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Hawaii, Hydrogen, and General Motors Fuel Cells

New collaboration on Oahu for refueling fuel cell vehicles.

by on May.11, 2010

The state of Hawaii wants to reduce petroleum use by 70% within a generation.

General Motors and The Gas Company (TGC), Hawaii’s major gas energy provider, announced today a hydrogen infrastructure project that will use an estimated five to 50 of GM’s fuel cell vehicles as part of the program.

Hawaii could benefit from hydrogen-powered fuel cell transportation because it depends on imported petroleum for 90% percent of its energy use.  Gasoline prices are among the highest and electricity prices are the highest in the U.S.

However, fuel cells continue to face many challenges, including extremely high costs for both the energy and the fuel cell vehicle, as well as limited range.  One solution to overcome range anxiety is under development at GM, but it requires large, high-pressure  hydrogen tanks (700 bar, 128 Kg), which can take up much of the usable space of a car, to allow for 300 miles between  refills.

TGC already produces hydrogen along with synthetic natural gas and delivers it in its utility gas stream, with more than 5% hydrogen content today. Through a proprietary separation process, TGC plans to tap into its 1,000-mile utility pipeline system at several locations and separate the hydrogen for use by local fueling stations, estimated at 21, for fuel cell vehicles.

“This is the type of enabler that a hydrogen transportation infrastructure needs because it addresses both the source of the hydrogen and a feasible way to deliver it for fuel cell vehicle use,” said Charles Freese, executive director of GM Global Fuel Cell Activities. “The Hawaii infrastructure could eventually support tens of thousands of fuel cell vehicles.

The state of Hawaiian wants to reduce petroleum use by 70% within a generation by switching to a combination of renewable energy resources, as well as increasing conservation and efficiency.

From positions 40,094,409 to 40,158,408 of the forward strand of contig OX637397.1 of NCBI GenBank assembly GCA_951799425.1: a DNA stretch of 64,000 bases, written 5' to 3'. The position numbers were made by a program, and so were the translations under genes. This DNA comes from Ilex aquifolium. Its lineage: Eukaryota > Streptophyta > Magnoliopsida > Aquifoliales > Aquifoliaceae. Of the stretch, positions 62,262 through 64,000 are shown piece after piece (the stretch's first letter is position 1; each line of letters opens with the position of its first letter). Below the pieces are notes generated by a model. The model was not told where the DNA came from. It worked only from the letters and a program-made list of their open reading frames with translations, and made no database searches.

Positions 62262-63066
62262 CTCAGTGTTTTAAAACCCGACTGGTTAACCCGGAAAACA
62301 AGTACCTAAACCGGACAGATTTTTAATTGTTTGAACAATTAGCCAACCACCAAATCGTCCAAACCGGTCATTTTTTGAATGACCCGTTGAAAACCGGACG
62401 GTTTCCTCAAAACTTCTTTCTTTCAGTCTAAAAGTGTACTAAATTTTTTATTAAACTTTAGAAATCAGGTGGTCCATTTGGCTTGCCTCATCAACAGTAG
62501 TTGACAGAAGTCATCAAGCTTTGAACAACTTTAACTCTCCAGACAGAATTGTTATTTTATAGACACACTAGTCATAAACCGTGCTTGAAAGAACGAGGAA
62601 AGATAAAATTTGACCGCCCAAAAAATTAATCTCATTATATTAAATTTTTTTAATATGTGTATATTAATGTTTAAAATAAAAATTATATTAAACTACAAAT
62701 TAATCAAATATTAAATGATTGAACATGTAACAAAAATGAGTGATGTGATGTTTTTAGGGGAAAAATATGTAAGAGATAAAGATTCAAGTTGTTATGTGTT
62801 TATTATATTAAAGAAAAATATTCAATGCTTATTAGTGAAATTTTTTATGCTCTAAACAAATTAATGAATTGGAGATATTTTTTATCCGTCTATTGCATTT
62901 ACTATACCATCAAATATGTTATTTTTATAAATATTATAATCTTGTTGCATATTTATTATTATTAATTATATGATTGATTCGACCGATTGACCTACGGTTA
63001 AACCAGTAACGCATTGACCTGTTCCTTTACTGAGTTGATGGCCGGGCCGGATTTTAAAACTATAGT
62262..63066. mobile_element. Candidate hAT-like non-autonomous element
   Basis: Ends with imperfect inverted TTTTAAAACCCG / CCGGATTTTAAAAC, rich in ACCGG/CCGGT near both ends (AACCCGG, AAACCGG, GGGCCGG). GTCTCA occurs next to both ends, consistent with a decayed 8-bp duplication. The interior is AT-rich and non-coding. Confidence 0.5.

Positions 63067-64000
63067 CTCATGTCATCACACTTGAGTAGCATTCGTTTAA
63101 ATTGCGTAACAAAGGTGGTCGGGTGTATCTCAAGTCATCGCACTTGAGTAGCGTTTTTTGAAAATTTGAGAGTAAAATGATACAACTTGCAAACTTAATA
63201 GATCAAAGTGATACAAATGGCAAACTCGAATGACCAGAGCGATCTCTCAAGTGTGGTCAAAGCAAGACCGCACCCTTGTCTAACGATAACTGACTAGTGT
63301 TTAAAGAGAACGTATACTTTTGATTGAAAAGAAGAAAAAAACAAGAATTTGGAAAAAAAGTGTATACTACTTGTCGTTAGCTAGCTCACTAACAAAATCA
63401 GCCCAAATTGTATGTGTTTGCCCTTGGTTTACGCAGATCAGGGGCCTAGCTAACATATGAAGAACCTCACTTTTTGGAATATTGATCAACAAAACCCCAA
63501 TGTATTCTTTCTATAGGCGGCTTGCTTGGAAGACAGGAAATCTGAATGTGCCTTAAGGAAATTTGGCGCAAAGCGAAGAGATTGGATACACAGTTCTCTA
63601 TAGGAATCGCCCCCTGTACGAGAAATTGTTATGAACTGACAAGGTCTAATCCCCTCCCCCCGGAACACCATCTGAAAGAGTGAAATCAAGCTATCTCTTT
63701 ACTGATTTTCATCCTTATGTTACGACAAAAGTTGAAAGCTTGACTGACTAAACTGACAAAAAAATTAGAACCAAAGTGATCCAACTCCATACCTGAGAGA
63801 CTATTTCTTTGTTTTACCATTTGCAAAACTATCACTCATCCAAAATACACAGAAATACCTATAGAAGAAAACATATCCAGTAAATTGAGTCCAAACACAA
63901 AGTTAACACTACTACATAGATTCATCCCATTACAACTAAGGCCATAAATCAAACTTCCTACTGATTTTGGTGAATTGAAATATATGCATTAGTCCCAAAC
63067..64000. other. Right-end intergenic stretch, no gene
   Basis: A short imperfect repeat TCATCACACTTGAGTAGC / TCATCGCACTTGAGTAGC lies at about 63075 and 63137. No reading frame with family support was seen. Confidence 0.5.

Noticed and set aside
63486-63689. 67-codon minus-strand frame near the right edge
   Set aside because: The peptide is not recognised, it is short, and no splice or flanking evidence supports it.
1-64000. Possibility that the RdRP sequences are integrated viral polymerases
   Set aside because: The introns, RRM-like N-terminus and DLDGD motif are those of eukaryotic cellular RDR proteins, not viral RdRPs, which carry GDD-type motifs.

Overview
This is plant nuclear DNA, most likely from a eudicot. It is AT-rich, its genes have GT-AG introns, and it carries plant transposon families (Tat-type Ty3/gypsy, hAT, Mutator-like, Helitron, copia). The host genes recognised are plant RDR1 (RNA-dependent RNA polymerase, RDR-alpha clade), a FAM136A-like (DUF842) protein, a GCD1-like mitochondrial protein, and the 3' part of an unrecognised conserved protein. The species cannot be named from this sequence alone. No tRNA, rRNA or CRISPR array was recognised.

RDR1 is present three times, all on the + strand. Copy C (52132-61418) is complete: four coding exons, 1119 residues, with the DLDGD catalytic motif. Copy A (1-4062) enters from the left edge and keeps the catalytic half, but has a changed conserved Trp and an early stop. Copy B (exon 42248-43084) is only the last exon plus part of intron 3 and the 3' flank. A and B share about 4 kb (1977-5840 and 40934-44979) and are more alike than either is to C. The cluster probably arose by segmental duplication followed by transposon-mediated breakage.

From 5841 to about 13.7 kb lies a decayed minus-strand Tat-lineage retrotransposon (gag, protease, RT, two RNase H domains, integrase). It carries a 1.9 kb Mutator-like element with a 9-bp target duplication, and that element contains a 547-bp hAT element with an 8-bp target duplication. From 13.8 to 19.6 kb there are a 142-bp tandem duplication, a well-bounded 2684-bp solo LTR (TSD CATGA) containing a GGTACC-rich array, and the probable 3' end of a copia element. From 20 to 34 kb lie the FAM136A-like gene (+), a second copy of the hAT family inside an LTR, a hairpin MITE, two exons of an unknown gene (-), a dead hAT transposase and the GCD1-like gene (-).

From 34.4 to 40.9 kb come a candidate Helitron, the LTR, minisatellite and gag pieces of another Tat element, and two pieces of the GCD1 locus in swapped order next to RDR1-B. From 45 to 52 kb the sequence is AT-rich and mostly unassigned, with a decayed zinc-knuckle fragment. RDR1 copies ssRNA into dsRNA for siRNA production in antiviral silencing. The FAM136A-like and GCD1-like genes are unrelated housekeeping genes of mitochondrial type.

“We have been delivering as much as 12% hydrogen made from renewable sources to our gas customers over the last two to three years and expect we can deliver even greater quantities of hydrogen as demand increases,” said Jeffrey Kissel, president and CEO of TGC.

TGC is producing the equivalent of 7,000 gallons of hydrogen a day now, and can double that with minimal changes.

“By delivering hydrogen through our existing infrastructure as vehicle fuel wherever we have gas, The Gas Company expands its key role of supporting Hawaii’s clean energy future,” Kissel said.

Depending how the pricing for the hydrogen is set, it could be available at the equivalent price of gasoline. TGC said the cost is subject to the vagaries of public utility commission approval, and not knowing what the retail markup will be by the service stations. Conversion of an existing gas station to add one hydrogen pump is estimated at $300,000 to $500,000.

GM has invested more than $1.5 billion in fuel cell transportation in the last 15 years, and is developing a production-intent fuel cell system that could be ready for commercialization in 2015. (See GM Fuel Cell Production Ready by 2015? ) Production ready does not necessary mean production pricing, as we currently know it,though.

The 119 older generation Chevrolet Fuel Cell vehicles that are part of Project Driveway, the world’s largest demonstration of fuel cell vehicles, have amassed nearly 1.4 million miles of real-world driving by thousands of people since 2007.

The GM-TGC collaboration is part of a broad consortium of federal, state, non-profit, and education organizations that is forming to develop a Hawaii Hydrogen Initiative as part of an integrated energy solution for Hawaii’s future.

“Every step to reduce our dependency on foreign oil is a move forward,” said. U.S. Senator Dan Inouye, D-Hawaii, who supports the project.

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